Today, Garrett Leight California Optical eyewear is available through about 800 wholesale accounts worldwide as well as four stand-alone GLCO stores. The eyewear has framed the famous faces of January Jones, Kristen Stewart, Leonardo DiCaprio and Kendall Jenner and spawned collaborations with Clare Vivier, Want Les Essentiels and Mark McNairy.

“You have to kind of pinch yourself,” says Larry about Garrett’s success. “The similar thing between us is, ‘How the hell did he come along and grab that young cult of today?’”

Harding GLCO

Harding GLCO

Hampton GLCO

Hampton GLCO

Cabrillo GLCO

Cabrillo GLCO

In 2006, Larry sold Oliver Peoples to Oakley, and the following year, Italian eyewear brand Luxottica acquired California-based Oakley. Larry retained his creative role until his departure at the end of 2015.

Larry says he spent months after leaving Oliver Peoples trying to decided what he’d do next. “I realized that even if I didn’t know Garrett, his is the company I want to work for,” he says.

Inspired by his son’s business and brand, the veteran eyewear designer and accessory brand icon was brought on earlier this year as a design consultant at GLCO and to collaborate on the Mr. Leight collection.

“Mr. Leight is a name I’ve had in my pocket for a while,” says Garrett. “And I always dreamed that maybe we’d have the opportunity to do something together and that name would obviously make sense.”

While in the design phase, the Mr. Leight collection will have frames made in Japan with a starting cost of $700, and, going forward, the eyewear will skirt traditional fashion cycles.

“It’s more limited, exclusive and still simple and beautiful,” says Larry about the concept for Mr. Leight, which is set to bow in Spring 2017. “It’s more technical, and there are more moving parts to some of the frames – but not gimmicky.”

In his new role, Larry lends his decades of design experience to Garrett and his team, and he defers to Garrett’s strength for sales and marketing for building a strong brand.

Sunglasses by Father Larry Leight, founder of Oliver Peoples, and son Garrett Leight (Patrick T. Fallon / For The Times)
Using their design and production prowess, the Leights’ team also has their sights set on making Mr. Leight a design house with the idea of collaborating with select like-minded brands to consult with and create eyewear for those brands.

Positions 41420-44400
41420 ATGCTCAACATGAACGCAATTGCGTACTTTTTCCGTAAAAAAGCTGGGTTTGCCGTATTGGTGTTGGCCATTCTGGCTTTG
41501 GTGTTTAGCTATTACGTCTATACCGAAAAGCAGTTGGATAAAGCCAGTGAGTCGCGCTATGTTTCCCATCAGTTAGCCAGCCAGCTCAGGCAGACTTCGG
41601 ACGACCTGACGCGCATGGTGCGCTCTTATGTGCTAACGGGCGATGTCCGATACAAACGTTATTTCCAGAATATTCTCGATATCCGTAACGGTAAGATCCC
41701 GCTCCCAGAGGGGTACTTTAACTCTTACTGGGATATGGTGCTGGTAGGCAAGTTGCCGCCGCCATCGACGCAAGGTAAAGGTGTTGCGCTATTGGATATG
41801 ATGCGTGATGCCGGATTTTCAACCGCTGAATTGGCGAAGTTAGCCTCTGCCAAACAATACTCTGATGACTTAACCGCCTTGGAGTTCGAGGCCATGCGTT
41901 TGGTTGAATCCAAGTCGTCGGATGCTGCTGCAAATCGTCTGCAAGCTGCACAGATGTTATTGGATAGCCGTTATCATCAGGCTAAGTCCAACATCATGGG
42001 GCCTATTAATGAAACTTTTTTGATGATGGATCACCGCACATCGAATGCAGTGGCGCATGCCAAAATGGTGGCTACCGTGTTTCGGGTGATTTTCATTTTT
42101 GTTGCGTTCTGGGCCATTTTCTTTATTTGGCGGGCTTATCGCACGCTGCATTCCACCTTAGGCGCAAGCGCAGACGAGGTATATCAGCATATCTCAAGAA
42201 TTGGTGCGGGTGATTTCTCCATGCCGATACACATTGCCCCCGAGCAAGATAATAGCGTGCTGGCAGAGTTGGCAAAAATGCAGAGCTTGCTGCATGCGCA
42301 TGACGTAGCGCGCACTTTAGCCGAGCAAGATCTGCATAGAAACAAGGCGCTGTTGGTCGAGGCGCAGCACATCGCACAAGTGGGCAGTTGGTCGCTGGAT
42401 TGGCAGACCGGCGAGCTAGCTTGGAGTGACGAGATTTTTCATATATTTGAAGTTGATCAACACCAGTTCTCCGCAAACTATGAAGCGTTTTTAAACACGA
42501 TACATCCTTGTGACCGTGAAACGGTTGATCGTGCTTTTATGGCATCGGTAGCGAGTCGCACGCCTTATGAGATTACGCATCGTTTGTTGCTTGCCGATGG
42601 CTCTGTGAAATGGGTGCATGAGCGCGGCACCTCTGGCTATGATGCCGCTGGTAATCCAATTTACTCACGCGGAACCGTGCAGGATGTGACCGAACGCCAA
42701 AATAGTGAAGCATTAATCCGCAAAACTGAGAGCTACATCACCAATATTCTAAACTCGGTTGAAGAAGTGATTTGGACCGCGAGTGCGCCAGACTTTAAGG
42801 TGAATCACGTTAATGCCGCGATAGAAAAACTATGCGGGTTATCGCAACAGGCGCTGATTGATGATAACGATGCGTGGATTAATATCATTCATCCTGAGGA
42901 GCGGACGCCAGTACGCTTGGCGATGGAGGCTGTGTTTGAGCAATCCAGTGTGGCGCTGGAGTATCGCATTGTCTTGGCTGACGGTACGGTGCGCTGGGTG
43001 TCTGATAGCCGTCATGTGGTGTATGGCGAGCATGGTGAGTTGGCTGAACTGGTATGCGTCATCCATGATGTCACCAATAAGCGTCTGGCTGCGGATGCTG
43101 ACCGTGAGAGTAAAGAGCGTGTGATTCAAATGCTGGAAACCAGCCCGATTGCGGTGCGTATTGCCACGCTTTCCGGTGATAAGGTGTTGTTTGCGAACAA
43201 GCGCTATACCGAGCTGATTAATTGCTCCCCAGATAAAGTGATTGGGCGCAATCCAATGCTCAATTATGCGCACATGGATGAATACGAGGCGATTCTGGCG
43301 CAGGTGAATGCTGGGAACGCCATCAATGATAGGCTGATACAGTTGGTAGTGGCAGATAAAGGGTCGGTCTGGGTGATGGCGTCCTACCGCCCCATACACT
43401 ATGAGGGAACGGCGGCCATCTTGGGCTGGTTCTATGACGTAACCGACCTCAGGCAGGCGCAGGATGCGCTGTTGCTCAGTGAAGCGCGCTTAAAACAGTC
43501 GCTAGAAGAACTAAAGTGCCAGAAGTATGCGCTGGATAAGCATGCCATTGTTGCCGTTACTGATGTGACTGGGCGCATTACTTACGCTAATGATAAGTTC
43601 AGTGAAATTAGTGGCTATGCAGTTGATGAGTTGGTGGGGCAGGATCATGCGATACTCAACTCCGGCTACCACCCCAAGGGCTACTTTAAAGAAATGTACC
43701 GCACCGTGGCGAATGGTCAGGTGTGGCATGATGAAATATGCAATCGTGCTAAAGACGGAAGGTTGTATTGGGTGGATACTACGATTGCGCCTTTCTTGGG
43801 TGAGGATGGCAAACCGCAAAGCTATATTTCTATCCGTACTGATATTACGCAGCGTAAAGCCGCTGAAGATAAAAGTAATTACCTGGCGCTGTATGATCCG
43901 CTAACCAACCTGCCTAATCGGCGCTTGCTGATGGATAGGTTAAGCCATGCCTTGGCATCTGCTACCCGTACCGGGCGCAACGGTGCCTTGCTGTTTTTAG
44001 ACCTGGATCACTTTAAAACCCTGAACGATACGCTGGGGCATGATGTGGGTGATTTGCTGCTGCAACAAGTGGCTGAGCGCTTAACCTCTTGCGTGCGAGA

“For sure we have that same entrepreneurial spirit,” the father says of the son. “We’re taking this exciting journey [with Mr. Leight], and it’s different, fresh and desirable.”

An exciting collaborative journey that, because it bears the name they both share, has the potential to pay a humorous dividend next time someone addresses Garrett as “Mr. Leight.” He could respond that he’s Garrett – Mr. Leight is his dad, and their brand.

Copyright © 2016, Los Angeles Times

Garrett and Larry Leight

 

Garrett Leight California Optical collection is available at Providence Optical. Watch our exclusive interview with Garrett in Munich.

Highway Overpass Meets Contemporary Necklace: A New Line of Eyewear Is Born

Ludwig

Contemporary Jewelry:  Sleek, modern, textured, bold, eye-catching, innovative, whimsical.

Road Architecture:  Strong, functional, textured, utilitarian, monochromatic, plain, sometimes ugly.

What do the two have in common?  Look closely.  It’s all about texture.  And  Jacqueline Lung found an incredibly innovative way to bring these two media together.

The Steinar frame is made of steel and real concrete, yet it's light enough to wear.  Photo by Patrick Han.

Lung’s Steinar frame is made of real concrete, yet it’s light enough to wear. Photo by Patrick Han (cargocollective.com/patrickhan).

The Ludwig frame celebrates industrial I-beams as both structure and decor.  Photo by Patrick Han (cargocollective.com/patrickhan).

The Ludwig frame celebrates industrial I-beams as both structure and decor. Photo by Patrick Han.

It all started in Lung’s freshman year at RISD (Rhode Island School of Design), when she fell in love with metalworking, particularly fine details, which add texture to smooth metallic surfaces.  Lung initially worked on jewelry and tableware designs.  And then something strange and wonderful happened:  She discovered eyewear as the nexus of jewelry and function – an accessory that serves a necessity and also conveys the personality of the wearer.  Lung explains:

I believe that … eyewear acts as a symbol of a persona … The relationship between eyewear and its wearer is symbiotic. On one hand the wearer desires the personality of the materials embodied in the eyewear, and on the other hand, the personality of the materials calls for activation by the wearer.

For her RISD Degree Project, Lung took a bold step.  She decided to incorporate boring industrial materials — such as steel, concrete and even duct tape — into her eyewear designs to elevate their status and challenge eyeglass wearers to think about these materials in a new way.  In her handmade line of eyewear, Industrial Spectacles, Lung brings out the hidden beauty in these materials.  Says Lung:

Gunta, 2016. Polycabonate, duct tape

Shiny, ugly duct tape transforms into a soft, velvety, grey textile. Concrete presents itself as delicate graphic elements, rather than as massive spacious structures in which we reside. Parts of screws that are normally hidden below the surface are displayed, remaining functional while destabilizing the expectation of how they could be used. The hidden character of these materials are given agency as they rise to the surface and become accessible in the format of eyewear.